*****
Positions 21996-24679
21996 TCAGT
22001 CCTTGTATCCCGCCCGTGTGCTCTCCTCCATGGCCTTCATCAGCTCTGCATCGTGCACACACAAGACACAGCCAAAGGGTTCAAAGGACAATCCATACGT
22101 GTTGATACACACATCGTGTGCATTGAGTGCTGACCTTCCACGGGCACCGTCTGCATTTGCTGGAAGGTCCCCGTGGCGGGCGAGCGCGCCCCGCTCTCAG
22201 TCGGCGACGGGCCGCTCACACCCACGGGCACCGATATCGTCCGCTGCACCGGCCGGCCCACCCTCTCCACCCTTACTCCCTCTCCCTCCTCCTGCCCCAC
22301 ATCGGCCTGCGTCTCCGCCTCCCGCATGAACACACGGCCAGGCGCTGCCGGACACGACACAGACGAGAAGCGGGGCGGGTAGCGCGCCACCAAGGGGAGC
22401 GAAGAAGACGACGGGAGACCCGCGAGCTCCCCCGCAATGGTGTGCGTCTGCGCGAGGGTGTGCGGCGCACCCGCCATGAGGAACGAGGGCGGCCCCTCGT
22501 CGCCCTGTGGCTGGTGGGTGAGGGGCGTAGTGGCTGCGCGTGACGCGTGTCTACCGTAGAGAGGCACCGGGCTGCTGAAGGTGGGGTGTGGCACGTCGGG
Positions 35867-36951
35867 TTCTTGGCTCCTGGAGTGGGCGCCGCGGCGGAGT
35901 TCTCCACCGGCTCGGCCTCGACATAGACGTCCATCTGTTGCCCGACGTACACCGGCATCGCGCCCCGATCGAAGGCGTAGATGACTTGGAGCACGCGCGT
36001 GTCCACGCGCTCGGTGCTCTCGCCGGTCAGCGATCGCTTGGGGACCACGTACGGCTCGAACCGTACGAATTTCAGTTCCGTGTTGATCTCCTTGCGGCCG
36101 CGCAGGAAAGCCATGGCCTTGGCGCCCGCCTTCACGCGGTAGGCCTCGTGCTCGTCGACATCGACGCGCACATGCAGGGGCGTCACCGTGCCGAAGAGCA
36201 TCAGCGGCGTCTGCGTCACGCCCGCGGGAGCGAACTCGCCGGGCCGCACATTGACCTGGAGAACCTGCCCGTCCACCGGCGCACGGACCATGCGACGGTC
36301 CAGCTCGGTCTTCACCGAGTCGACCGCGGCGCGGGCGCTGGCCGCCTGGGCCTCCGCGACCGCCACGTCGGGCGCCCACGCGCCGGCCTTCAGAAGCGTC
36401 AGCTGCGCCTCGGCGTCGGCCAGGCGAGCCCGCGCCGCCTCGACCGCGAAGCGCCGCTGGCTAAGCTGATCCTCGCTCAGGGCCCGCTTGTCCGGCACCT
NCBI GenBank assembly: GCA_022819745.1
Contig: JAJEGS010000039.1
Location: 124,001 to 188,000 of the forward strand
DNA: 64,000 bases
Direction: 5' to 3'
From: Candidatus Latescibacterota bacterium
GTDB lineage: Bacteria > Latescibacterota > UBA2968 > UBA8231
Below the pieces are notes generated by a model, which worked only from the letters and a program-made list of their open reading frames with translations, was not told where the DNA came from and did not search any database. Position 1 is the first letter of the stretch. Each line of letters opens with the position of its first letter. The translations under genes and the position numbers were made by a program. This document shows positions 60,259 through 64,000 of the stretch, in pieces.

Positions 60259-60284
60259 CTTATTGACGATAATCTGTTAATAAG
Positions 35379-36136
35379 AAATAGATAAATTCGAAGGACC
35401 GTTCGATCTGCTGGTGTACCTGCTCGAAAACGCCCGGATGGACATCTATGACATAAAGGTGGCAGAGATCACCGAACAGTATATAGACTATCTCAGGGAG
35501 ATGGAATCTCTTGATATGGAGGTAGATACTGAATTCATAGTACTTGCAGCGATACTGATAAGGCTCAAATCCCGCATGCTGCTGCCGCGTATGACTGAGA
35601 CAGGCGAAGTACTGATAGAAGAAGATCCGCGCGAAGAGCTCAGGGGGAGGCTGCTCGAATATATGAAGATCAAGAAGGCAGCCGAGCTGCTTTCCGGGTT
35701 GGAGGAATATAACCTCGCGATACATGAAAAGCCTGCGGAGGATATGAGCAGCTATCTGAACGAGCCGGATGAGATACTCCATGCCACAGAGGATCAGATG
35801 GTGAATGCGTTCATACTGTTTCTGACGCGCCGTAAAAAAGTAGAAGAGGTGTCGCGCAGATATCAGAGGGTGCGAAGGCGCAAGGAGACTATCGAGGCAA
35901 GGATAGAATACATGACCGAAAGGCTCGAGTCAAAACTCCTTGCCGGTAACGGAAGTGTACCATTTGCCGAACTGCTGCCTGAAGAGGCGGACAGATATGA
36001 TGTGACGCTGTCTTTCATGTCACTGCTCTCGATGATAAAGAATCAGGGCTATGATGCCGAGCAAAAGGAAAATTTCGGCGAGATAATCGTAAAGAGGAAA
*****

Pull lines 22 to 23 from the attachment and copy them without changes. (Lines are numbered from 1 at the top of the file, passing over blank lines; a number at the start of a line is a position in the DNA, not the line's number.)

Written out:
From: Candidatus Latescibacterota bacterium
GTDB lineage: Bacteria > Latescibacterota > UBA2968 > UBA8231